Wait, I Am Rich?

My friend’s 2021 goal is to keep a budget. She was explaining how she always had one but didn’t truly abide to it. This year, she wants to rely on it to tell her when she can and cannot spend. She shared how much she disliked the budget. She had heard its praises and thought that it would be fun for her, but was very quickly disappointed. People don’t usually share the tough stuff!

Her biggest qualm was that she wasn’t able to spend on whatever whenever. Mind you, she is not a big spender at all, however, she did not enjoy having to push something for later. There are obviously ways that she can make that transition easier for her, like giving herself a comfortable fun budget or create an account to put in any extra cash for any “want” expenses. It still didn’t change the core of the issue, which was the limitation on spending.

We then proceeded to point out how when having everything we need and not being extravagant consumers, we still felt limited in being able to spend freely. When would that day come, when we did not have to think when buying this we won’t be able to afford that? That’s when it hit us. Our perspective of “being rich” was very skewed towards a handful lavishly endowed portrayed by society and media.

We had bought into the idea that being rich equals being filthy rich, where numbers seem to have no impact on you. Under that point of view, we were never going to be satisfied with our means. The fantastical ideal is surreal for most people and in all honesty, truly unnecessary. I’ve referred to celebrities before speaking how fame and money does not satisfy. You can have multiples of high-end cars, houses, clothes, toys, and access to luxurious activities, yet issues in life will not go away. This is the other face of that lie: money will make you happy. To a certain extent it can, because there is happiness in a full stomach. Money can solve some problems like providing shelter and access to an education, but it cannot feed you a purpose, give you a hug, or set your soul free.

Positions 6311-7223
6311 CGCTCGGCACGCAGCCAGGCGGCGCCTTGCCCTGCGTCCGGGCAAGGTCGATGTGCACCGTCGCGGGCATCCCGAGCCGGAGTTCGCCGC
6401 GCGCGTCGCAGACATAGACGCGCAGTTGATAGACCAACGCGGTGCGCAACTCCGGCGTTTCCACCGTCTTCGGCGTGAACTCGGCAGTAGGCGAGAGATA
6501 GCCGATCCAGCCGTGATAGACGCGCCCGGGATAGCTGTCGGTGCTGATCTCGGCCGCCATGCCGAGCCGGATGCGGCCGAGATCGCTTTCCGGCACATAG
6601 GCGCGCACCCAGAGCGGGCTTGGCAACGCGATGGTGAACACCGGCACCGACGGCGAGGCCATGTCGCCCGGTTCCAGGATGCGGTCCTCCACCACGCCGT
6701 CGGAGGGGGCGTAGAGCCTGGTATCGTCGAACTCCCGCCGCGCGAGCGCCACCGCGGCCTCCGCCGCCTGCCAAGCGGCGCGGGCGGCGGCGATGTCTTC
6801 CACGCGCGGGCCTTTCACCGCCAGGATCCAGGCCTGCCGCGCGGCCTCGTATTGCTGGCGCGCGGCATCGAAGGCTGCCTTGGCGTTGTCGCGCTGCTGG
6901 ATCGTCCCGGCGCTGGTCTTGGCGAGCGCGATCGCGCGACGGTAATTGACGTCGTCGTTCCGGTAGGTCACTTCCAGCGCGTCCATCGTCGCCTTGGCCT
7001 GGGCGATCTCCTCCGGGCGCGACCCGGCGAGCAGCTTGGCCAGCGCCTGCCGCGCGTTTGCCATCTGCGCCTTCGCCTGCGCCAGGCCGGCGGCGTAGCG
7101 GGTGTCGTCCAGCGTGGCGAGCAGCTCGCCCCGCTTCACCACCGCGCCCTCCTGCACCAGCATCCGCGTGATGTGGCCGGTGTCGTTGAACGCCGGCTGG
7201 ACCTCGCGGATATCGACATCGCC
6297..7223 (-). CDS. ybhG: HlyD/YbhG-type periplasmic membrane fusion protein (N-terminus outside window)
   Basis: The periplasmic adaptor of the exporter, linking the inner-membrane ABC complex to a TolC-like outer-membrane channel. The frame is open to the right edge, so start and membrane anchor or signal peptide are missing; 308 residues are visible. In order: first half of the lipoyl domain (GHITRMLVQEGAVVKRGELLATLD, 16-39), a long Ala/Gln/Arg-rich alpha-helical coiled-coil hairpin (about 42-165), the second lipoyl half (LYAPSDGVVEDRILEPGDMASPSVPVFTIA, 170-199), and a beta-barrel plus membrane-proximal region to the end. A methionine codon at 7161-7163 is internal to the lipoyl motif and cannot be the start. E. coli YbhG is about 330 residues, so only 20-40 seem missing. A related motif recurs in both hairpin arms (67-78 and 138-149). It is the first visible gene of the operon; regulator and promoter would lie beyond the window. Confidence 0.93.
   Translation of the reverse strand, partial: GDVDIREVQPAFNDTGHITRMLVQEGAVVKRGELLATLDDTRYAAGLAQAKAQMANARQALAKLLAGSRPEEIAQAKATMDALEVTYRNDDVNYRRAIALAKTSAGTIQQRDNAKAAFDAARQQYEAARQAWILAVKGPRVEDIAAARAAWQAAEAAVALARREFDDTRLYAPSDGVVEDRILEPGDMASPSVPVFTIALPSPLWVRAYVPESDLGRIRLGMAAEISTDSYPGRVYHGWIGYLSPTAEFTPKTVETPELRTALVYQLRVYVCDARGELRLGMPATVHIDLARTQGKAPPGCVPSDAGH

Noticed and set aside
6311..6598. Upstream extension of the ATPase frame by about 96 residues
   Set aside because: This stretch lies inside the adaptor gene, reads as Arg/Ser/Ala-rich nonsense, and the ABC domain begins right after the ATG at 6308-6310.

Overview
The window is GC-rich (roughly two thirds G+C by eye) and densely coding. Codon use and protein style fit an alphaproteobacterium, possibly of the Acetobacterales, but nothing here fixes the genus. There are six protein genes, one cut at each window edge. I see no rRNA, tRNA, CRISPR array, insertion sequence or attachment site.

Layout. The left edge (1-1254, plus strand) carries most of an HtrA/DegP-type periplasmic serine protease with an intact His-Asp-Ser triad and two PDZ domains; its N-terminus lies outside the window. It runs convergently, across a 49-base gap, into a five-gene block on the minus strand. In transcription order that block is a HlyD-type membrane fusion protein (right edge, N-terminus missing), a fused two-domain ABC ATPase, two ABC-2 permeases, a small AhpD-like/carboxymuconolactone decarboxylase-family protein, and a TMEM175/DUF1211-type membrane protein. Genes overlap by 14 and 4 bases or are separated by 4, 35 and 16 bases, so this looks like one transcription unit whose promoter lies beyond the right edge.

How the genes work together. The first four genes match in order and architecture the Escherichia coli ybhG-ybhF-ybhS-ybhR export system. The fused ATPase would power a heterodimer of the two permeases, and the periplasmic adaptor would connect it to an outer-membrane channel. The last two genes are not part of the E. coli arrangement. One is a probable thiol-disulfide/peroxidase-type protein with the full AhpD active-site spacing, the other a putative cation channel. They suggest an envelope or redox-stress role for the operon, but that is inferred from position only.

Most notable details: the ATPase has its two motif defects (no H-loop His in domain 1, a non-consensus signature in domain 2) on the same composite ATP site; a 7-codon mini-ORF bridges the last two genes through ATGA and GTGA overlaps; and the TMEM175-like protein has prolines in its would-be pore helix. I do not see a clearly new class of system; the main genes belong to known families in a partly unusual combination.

Our admiration for money comes from the belief that we can buy ourselves out of pain and suffering. When we get money that helps us bless our family, provide for a home and for food, we go back looking for more and do not stop to consider that we already have more than enough. We do not see that what we are looking for is at our fingertips. Money is a means to comfort, not to happiness.

I have found joy in being thankful to God for all He has given and done for me, and I find happiness in the simple things around me. Not every day is a piece of cake, and the cheap idea that throwing money at it can make things better still taunts me. Step by step, I am moving away from that unhealthy relationship and am more appreciative of my today and the things that do not have a price tag. Seconding my friend, I don’t always enjoy having to abstain to a budget, but I am grateful that there is a north for the money we get to earn. A budget takes a temperature of your heart: it shows where your priorities are. In naming each cent ahead of time, we have slowly revealed our own impatience, materialism, discontentment, as well as bad planning and high ambition. We have also learned to differentiate between wants and needs, been able to afford certain purchases through dedicated savings, and happily (most of the time) live within our means and saving goals.

With renewed perspective and gratefulness for what we already have, we continue working on being better with our budget and keeping money in the place where it belongs: to help with physical comfort for ourselves, our own, and our community.

Be free. It’s always the little things that make it or break it.
Photo by Timur M on Unsplash

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